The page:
Unheard Voices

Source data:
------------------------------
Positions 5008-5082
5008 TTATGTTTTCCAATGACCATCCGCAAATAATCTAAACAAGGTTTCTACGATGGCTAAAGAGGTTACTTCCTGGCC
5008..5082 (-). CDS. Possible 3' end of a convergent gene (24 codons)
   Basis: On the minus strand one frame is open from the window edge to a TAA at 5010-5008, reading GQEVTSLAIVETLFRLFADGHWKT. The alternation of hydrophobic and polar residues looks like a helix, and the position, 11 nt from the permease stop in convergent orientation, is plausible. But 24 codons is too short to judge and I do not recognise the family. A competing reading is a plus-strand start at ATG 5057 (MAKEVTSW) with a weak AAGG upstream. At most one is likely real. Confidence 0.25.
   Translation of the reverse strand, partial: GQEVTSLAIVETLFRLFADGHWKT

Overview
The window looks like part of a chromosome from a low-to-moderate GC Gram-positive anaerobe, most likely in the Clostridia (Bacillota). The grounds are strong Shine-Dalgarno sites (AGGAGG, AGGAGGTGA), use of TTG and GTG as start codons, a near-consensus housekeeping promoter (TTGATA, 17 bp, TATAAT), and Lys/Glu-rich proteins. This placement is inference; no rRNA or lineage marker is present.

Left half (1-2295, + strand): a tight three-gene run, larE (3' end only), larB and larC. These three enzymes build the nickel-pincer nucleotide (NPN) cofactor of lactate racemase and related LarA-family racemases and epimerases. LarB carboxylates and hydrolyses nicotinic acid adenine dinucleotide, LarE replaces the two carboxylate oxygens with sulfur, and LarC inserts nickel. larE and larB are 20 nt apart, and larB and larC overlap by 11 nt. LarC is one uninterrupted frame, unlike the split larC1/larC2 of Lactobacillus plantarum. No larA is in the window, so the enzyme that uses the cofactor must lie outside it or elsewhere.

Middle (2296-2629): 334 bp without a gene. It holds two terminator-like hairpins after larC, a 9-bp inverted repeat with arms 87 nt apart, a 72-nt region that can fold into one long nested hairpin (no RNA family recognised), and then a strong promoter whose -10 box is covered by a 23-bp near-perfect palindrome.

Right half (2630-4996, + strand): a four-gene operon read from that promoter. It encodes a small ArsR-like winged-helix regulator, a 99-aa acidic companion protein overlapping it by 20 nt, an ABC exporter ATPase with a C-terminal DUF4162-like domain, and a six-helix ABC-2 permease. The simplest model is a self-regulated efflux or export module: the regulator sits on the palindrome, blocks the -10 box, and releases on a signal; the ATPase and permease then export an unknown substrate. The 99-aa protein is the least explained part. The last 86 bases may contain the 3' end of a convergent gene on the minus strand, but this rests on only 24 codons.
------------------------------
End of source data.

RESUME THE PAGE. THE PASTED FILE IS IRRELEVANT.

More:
Imagine, if you will, that for some reason, an injury, illness or old age, you required assistance to do the things in life that you normally do. The activities that make your life your own became dependent on someone else’s help. Visualize what it would be like if you had to have assistance to go shopping, or to get groceries, to buy clothes, go to the library, a movie, or a concert. How would it feel if you were dependent on someone else to drive you to those places, help you on and off a bus or drive you in a car?Got the picture? Now imagine what it would be like if you didn’t have a family or friends to help you out, and that the injury or illness became a permanent part of your life. You could hire help, right? Visualize that you live below poverty level on a fixed income, and the government has decided that the only activities that you need to engage in are those that are a medical necessity. No more concerts, movies, or recreation of any kind.That is exactly what is happening right now in Colorado to people with developmental disabilities. With the economic downturn and the continuing vicious cuts to Colorado’s state budget, assistance to people with developmental disabilities has been reduced to a bare-bones, medical necessity paradigm.The Health Care Policy and Finance Department (HCPF), which oversees Medicaid coverage, put a financial cap on funding for services and standardized reimbursement rates for services provided for people in the Supported Living Services Waiver (SLS) and the Children’s Extensive Support Services Waiver (CES) programs, on July 1, 2009. These actions are, in themselves, not a bad thing. Standardization of service definitions, requirements for service provision, and accountability for quality provision of services have helped all service providers for people with Developmental Disabilities to “get on the same page” and to put some order into previous chaos in certain areas of service provision. However, since July 1, 2009, in addition to the imposed caps, reimbursement rates for services provided by these programs have been sliced two more times by two percent each time.The predominant agencies in Colorado which are responsible for providing services for the people with Developmental Disabilities (DD) are called Community Centered Boards (CCBs). They either employ people to provide services or contract with other individuals, companies or agencies to provide services for people with DD. The last dicing of funding resources occurred July 1, 2010, and took the rate reimbursement amounts low enough that many service providers will be unable to continue to stay afloat as they will not be able to compensate employees or contractors and pay for administrative and business costs as well. Employees of many CCB’s have not received raises, have taken furlough days and given up benefits in order to keep their companies viable. Contractors have agreed to take reductions in pay, or have decided to move onto more lucrative and supportive fields of work.Supported Living Services (SLS) is a program which provides the support needed to foster independence for individuals living on their own or with their families. One of the program’s goals is to provide the appropriate services to individuals and their families so that the person receiving services does not have to live in a residential care setting or be institutionalized. According to David Braddock, Ph.D., Executive Director of the Coleman Institute for Cognitive Disabilities, in 2009, there were around 4,181 persons in Supported Living Services in Colorado, which averages out to around 74.3 people in SLS per each one hundred thousand Coloradans.Services offered in SLS are as varied as are its participants. One person may need only some help with money management and developing better employment habits or other employment supports. Another may need help with housekeeping, hygiene or social skills. Yet another may need behavioral counseling and a plan in place to help them remain in society. Some families need help with personal care or respite for their loved ones.In addition to the reduction in rate reimbursements, the cap on the amounts available for services, and the reduction in financial support for people in these waivers, HCPF has also redefined the service definitions that are approved for funding.No longer can a person in SLS go to a movie or a concert if they need paid program assistance to do so. Bowling and bingo are also out, unless the service provider can prove a health related reason for them to be able to go. If they require help to go to a parade, then the service plan had better show how that activity promotes socialization and that is necessary for them to “socialize” for their health. If an activity, an outing or a product is not medically necessary for this population, then it is not being approved as a service. And, heaven forbid, that those SLS clients that live in ski areas want to go skiing with their buddies! Even if they pay for it themselves, the new regulations won’t pay for someone to help them go there and back to their homes. Recreation has been totally taken out of the SLS and CES service definitions and only exists in order to buy adaptive equipment or pay for a fee for an activity that is health-related and monitored by a health professional.In the Children’s Extensive Support waiver, they have denied a certified Yoga instructor program as “movement therapy”, even though the service clearly has provided and supported all of the components of the definition of “movement therapy” and has been helping one particular child to “be in the world” without injuring herself or others. Within two weeks after this child had to stop participating in yoga because it was no longer being reimbursed, she exhibited less motor control, started falling down again, had less body awareness, started running into things and other people again, and has sustained several injuries.Another CES rejection was in response to a request for a portable safety bed for a child who is mobile, knows no boundaries and doesn’t sleep much. The request was made so that the child would be safe at night while the family travels to other places; including to Denver to the doctor, or while camping. The response with the denial was: camping and hotel rooms are not a medical necessity.In 1975, the de-institutionalization for the “mentally retarded” started gaining recognition and energy as a movement. In the following decades, study after study has proved that the people with developmental disabilities could and should have a place in society as a whole. It continues to be an uphill battle to include people with DD in the mainstream population and especially difficult to prove their “worth” quantitatively for those who crunch the numbers. Now that it is not so unusual to see a person with DD bagging groceries, going shopping, or sitting next to you at a movie, the system that worked so hard to integrate this population into society is pushing them back into seclusion because of lack of funding. One thing that is certain, on a strictly financial basis, it costs much less to provide services to people with DD who are living at home alone or with their family or in a small residential setting than to pay for people who are living in an institution. The cutbacks that are resulting in extreme reductions in services are going to have the opposite result financially than the one that is desired.As of last year, there were approximately 4200 adults and 400 children in the SLS and CES programs in Colorado who were living with family members, on their own or with a friend. They have been living healthy productive lives and have become part of our communities. Due to the reduction of funding and the medical-necessity approach to provision of services, the continuing cuts are forcing the clients right back into residential settings.In addition to the reductions in funding and limitations on services, there is now a huge controversy regarding conflict of interest going on at the state level, the results of which will determine whether or not CCB’s can keep case management and continue to provide services. This means that CCB’s potentially may have to choose between continuing to provide case management or continue to provide services for people with developmental disabilities. The results of this split will be devastating for individuals and families who have been receiving both from CCB’s, some of them for decades, some of them for their whole life. Relationships have been formed, trust has been established, and interpersonal connections have been made. Those aspects of case management and service provision are grossly ignored by the people making the changes and the rules.Another “movement” on the horizon that will drastically affect the population with DD, is what is called the “Accountable Care Collaborative”, which is intended to “redesign the Medicaid program to provide a focal point of care/medical home for all clients – particularly for those with complex needs,” according to Sandeep Wadhwa, MD, who was, in June, the State Medicaid Director and Chief Medical Officer. Sounds great, doesn’t’ it?This plan will divide the State of Colorado into seven medical home regions. According to Wadhwa’s presentation at the Alliance June Training Summit, the Accountable Care Collaborative will “develop regional accountability for clients’ health status and affordability”.Proposed Regions 2,3,5,6,and 7, make some sense as to how they are laid out on the Front Range. However, almost half of the state will be in Region 1, which includes all of the western slope and spans across the middle north counties, including Larimer, Grand, Eagle and Summit. It runs all the way to Archuleta County in the south, and Montezuma County in the SW corner to Moffat in the NW corner.Have you ever driven from Ft. Collins in Larimer County to Cortez in Montezuma County, or even just to Grand Junction in Mesa County? It takes a full day in the car to get from one of those areas to the other. Very few people with developmental disabilities drive a car, own a car or can even ride a bus on their own (that is if there were buses throughout the region). The transportation issues alone for this “region” are unfathomable in their difficulties; and that is without even mentioning the weather or the mountains that divide this state. If you bring in the economic variances, the lack of rural services, the extreme cultural diversities that are widely affected by location, you have an unimaginable challenge as to how this region will actually be able to “invest in care coordination” and “develop regional accountability for clients’ health status and affordability”.It is crystal clear to me that in every area I have discussed, no one is asking the people who will be affected the most by these actions. No one is taking into consideration that these are people with needs, just like you and I, and their needs are even more ‘special’ than yours and mine. Those of us who work the “front lines” with people with disabilities are committed to provide assistance that supports their quality of life and maintains personal dignity. I personally don’t know anyone who does it “for the money”, because, frankly, there isn’t any. CCB employees’ and contractors’ pay rates start at minimum wage and range approximately twenty percent below the pay of State Employees, including teachers, with comparable jobs duties. Our commitment to provide services for people who need them is because we know they can’t do it for themselves.Every funding cut, service restriction, and mindless restructuring of service system will continue to take away another piece of these people’s lives, until there is no quality of life left for them. So then, what good will it do to make sure they have every medical necessity available for them? When there are no more opportunities to be useful in the community, for social interaction, art, music, for any fun at all, then what? Who speaks for these unheard voices? And the bigger question is: who is listening?